PPP-Nawaz bonding signals post-poll axis
In this city that is home to the army leadership, the very palpable social entente between supporters of the PPP and the PML’s Nawaz faction on election day afforded a peep into what the future holds for a deeply tormented Pakistan.
Officially, 12 people died in polling widely expected to be bloody, though reports claimed some two dozen had been killed. Benazir Bhutto’s widower Asif Ali Zardari said PPP alone had lost 15 men.
There was no official word on the turnout at the time of going to press. Some TV channels though, were reporting 35 per cent voting, and a Pakistani NGO put the figure at 42.
In Rawalpindi, voting was largely peaceful. Slogans of Jiye Bhutto rent the air as boisterous supporters of both the PPP and PML (N) rode past Liaquat Bagh, where Benazir fell to a gun-bomb attack on December 27. A short distance away, young men astride open jeeps and motorcycles swathed in party flags converged at PML-Q leader Sheikh Rashid’s Lal Haveli that has stood like an invincible political fortress since the 1985 party-less polls under Gen Zia.
Giving each other the right to way, the Q League's rivals slowed down a bit to honk madly outside the imposing haveli named after its red façade. The PPP-PML cadres pincer movement against the pro-Musharraf League augurs well for Asif Ali Zardari and Nawaz Sharif's pledge to work together to make Parliament sovereign in the country's affairs.
Influenced by allegations of pre-poll rigging, skeptics weren't willing to wager on the final outcome till the Election Commission announced the results.
From the overall mood, however, Rashid's uninterrupted 22-year rein seemed as threatened in Rawalpindi as the Q League's national quest to regain power in Islamabad. In a fair verdict, the PPP-PML-N combine are widely expected to win a majority in 268 of the 272 national assembly seats that went to polls on Monday.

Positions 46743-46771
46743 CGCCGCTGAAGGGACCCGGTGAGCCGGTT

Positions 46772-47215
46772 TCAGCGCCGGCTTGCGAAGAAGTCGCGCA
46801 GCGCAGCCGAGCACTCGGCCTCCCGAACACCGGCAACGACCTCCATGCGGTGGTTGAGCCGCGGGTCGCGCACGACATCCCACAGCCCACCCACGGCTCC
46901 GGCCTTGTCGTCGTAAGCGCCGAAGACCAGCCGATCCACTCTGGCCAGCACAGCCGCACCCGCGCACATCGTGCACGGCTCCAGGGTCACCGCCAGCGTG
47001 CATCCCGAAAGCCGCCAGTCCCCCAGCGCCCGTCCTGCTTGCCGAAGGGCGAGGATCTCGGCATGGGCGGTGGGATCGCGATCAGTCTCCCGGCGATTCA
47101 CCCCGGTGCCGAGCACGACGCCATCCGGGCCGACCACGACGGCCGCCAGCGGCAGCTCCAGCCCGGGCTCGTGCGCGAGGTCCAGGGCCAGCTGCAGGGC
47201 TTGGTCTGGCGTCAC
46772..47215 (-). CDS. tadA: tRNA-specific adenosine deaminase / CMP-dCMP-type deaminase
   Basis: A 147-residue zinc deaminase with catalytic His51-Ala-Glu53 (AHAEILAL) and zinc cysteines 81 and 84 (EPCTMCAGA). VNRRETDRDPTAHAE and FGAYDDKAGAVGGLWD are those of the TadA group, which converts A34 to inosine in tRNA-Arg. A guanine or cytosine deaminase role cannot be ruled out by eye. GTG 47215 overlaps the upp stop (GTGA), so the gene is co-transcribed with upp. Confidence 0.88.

Observers here believe the envisioned coalition would strengthen the federation weakened otherwise by the Q and Nawaz League's election-time focus on Punjab at the expense of smaller provinces. The PPP reasserted its claim of being a pan-Pakistan party as leaders of the two leagues barely ventured out of their home base.
In the final tally, Benazir's legacy could fetch her party a legislative presence in all the four provinces, a major chunk of it coming from Sindh and Punjab as also the NWFP, where the disintegration of the religio-political Muttahida Majlis-e-Amal could help the secular Awami National Party. Early trends showed ANP chief Asfandyar Wali leading in Charsadda and Swabi.
However, the downside of it all will be the absence of many top leaders in the new House. From the PML-N, 'graft' cases disqualified Nawaz and his brother Shahbaz from contesting the polls. Zardari too is out of the contest and so is the exiled Altaf Hussain of the Muttahida Quami Movement. There also no certainty that the Jamiat-e-ulema-e-Islam's Maulana Fazlur Rahman will win from the two seats he is contesting.
Known in India for his belligerence on Kashmir and the snide remarks he made about then Prime Minister Atal Bihari Vajpayee's hearing impairment, Rashid worked hard to become, like the army's power seat, a constant in Rawalpindi's contemporary history. He never looked back after defeating the PPP's General Tikka Khan at the height of the Benazir wave in 1988.
Regardless of the final outcome, Rashid's dwindling clout among his constituents explains the imponderables of Election-2008 that many have come to view as a referendum on General Pervez Musharraf.
That he betrayed Sharif after the 2002 polls has only made matters worse for the street smart ethnic Kashmiri.
His current profile is that of a man who joined Musharraf's kitchen cabinet, going back on the promise to keep in "fixed deposit" for Sharif the mandate he got in Pindi.
Ironically, the PML-N supremo, whose shouting brigade Rashid led against Benazir during the undivided League's rule in the early 1990s, is all set to forge a post poll alliance with the PPP. If all goes well, their partnership could draw smaller parties such as the ANP into the national alliance.
Musharraf has promised a working relationship with the winners. But his final stand will be determined by the composition of new Parliament.
Sharif wants no truck with him and the PPP is yet to reveal its mind on the issue that drove many voters to the polling stations.
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